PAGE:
Cabinet of Wonders - Volume 1
Johann Joseph VILSMAYR (1663-1722)
Partita (Sonata) in E flat [12:38]
Gasparo VISCONTI (1683-1731)
Sonata in c minor [7:15]
Sonata in F [10:05]
Johann Friedrich SCHREIVOGEL (SCHREYFOGEL) (fl. 1707-1749)
Sonata in e minor [10:26]
Sonata in d minor [6:18]
Sonata in E flat [9:45]
Kinga Ujszászi (violin), Tom Foster (harpsichord)
Rec. 2020 at the Church of the Ascension, Plumstead, London
FIRST HAND RECORDS FHR89 [56:52]
One of the blessings of our time is that many important sources of music are available digitally. Every performer interested in repertoire which is part of a particular source can pick and choose the music he would like to play, sometimes even for free. That is the case, for instance, with the pieces which were once part of the library of the Dresden court chapel, today preserved at the Saxon State and University Library in Dresden, best known under the title of Schrank II. It not only includes the music specifically written for the chapel or by its members during its heydays, but also the compositions which Johann Georg Pisendel, leading violinist and from 1730 until his death in 1755 the chapel's concertmaster, brought together. He was in Italy for several years, where he met some of the leading composers of the time, and when he returned, he had a lot of music in his luggage. Since then he continued to collect music which he thought to be suitable for the chapel, preferably by Italian composers. It is not surprising, then, that a large part of the collection is of the pen of Italian composers. One of the lesser-known is represented in the programme that has been recorded by Kinga Ujszászi and Tom Foster.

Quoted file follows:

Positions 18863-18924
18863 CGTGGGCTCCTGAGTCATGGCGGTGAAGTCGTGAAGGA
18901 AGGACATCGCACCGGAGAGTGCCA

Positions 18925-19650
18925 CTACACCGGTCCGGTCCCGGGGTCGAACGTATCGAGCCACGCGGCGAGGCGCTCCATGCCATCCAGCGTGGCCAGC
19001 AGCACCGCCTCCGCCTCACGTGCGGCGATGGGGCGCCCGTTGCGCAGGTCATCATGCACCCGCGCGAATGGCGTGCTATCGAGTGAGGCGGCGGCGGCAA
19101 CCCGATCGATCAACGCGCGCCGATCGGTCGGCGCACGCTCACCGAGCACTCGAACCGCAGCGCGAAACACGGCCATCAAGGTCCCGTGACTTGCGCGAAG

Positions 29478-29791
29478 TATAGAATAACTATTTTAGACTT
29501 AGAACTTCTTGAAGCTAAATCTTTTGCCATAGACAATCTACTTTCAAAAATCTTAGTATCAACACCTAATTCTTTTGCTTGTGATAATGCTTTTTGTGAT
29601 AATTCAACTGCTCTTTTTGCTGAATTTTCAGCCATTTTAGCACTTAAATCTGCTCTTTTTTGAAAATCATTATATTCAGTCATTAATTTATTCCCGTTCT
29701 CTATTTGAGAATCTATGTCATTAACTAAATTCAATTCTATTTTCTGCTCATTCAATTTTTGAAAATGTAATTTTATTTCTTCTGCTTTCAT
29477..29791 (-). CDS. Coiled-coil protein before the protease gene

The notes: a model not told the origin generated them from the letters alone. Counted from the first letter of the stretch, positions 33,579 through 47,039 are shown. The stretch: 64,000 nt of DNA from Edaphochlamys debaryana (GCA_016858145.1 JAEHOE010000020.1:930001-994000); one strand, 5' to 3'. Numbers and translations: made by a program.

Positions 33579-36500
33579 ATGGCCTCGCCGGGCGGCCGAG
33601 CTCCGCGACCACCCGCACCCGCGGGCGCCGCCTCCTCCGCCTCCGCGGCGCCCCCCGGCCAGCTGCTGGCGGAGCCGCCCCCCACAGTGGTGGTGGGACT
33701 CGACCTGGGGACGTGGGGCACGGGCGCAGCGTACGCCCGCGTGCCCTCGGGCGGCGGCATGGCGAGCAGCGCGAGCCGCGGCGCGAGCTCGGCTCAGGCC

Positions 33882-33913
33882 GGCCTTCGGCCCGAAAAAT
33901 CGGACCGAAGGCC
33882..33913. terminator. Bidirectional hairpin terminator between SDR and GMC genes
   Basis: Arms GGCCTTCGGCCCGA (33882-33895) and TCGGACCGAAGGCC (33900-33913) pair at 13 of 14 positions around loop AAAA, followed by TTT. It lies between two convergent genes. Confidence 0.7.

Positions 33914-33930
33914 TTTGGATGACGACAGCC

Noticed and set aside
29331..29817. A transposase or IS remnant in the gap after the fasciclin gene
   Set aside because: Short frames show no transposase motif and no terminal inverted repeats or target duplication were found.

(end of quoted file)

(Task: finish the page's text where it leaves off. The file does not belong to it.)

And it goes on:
The Dresden collection includes many pieces by composers who today are little known. That certainly goes for Johann Joseph Vilsmayr, who was a product of the violin school which had developed during the 17th century in the German-speaking world, with which the names of the likes of Biber and Schmelzer are connected. If he is known, it is mainly because of the publication of six partitas for violin without accompaniment. It is quite possible that they have inspired Bach to compose his partitas and sonatas for unaccompanied violin. Considering the fact that such music was quite rare at the time, it is rather odd that Vilsmayr is not included in New Grove. The Partita (or Sonata) in E flat performed here, is apparently his only other composition that has been preserved. It is for violin and basso continuo, and the violin part requires scordatura, which is a typical feature of many pieces of the late 17th century written in Austria and Bohemia, and which was frequently employed by Biber. The sonata comprises six movements, and in several of them Vilsmayr uses double stopping. The fourth movement is a passacaglia.